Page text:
A new study demonstrates that inhibition of the p38 protein boosts the formation of blood vessels in human and mice colon cancers. Known as angiogenesis, this process is critical in fueling cancer cells, allowing them to grow and to eventually develop metastases.

Quelle: Sciencedaily

Cancer device created to see if targeted chemotherapy is working

Researchers have created a device that can determine whether targeted chemotherapy drugs are working on individual cancer patients. The portable device, which uses artificial intelligence and biosensors, is up to 95.9% accurate in counting live cancer cells when they pass through electrodes, according to a new study.

Quelle: Sciencedaily

Study identifies potential markers of lung cancer

Researchers identify markers that can distinguish between major subtypes of lung cancer and can accurately identify lung cancer stage.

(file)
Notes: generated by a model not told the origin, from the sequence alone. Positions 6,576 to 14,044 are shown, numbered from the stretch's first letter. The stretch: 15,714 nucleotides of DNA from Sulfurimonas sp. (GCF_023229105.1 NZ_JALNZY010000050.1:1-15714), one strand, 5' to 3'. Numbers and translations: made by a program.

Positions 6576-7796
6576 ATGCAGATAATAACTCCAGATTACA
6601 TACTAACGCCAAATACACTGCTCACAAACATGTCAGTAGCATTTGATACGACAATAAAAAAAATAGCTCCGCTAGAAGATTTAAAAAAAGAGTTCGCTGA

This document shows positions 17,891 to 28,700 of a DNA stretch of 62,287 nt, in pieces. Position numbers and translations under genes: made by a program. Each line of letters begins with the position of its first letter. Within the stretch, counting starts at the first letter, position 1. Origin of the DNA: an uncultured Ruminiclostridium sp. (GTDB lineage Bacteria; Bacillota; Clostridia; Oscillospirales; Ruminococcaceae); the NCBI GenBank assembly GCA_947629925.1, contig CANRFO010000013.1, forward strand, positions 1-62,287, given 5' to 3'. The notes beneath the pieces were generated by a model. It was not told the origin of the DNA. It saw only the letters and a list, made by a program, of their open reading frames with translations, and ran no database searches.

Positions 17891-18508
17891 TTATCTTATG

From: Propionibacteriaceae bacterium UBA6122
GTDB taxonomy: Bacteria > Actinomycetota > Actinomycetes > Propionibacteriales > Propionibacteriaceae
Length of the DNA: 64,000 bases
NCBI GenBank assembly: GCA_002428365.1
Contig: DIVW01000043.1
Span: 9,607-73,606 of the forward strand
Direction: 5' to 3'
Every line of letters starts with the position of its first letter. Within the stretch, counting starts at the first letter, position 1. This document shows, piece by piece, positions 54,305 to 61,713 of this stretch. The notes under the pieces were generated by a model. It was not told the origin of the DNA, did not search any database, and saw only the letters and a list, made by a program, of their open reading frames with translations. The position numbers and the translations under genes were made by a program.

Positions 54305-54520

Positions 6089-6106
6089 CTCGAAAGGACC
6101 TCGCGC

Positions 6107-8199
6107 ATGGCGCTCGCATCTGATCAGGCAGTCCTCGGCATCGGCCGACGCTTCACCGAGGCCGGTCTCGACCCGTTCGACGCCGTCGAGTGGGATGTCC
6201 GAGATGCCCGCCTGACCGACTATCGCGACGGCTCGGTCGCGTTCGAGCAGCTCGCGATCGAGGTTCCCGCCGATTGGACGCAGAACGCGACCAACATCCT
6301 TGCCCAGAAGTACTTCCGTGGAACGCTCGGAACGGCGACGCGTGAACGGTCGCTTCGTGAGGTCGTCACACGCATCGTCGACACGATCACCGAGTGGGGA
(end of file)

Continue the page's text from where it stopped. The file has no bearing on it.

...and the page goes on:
Quelle: Sciencedaily

Slug, a stem cell regulator, keeps breast cells healthy by promoting repair of DNA damage

A new biomedical research study finds a transcription factor called Slug contributes to breast cell fitness by promoting efficient repair of DNA damage. The absence of Slug leads to unresolved DNA damage and accelerated aging of breast cells.

Quelle: Sciencedaily

Researchers wirelessly hack ‚boss‘ gene, a step toward reprogramming the human genome

A new study describes how researchers wirelessly controlled FGFR1 — a gene that plays a key role in how humans grow from embryos to adults — in lab-grown brain tissue. The ability to manipulate the gene, the study’s authors say, could lead to new cancer treatments, and ways to prevent and treat mental disorders such as schizophrenia.

Quelle: Sciencedaily

A genomic barcode tracker for immune cells

A new research method to pinpoint the immune cells that recognise cancer could significantly change how we treat the disease.

Quelle: Sciencedaily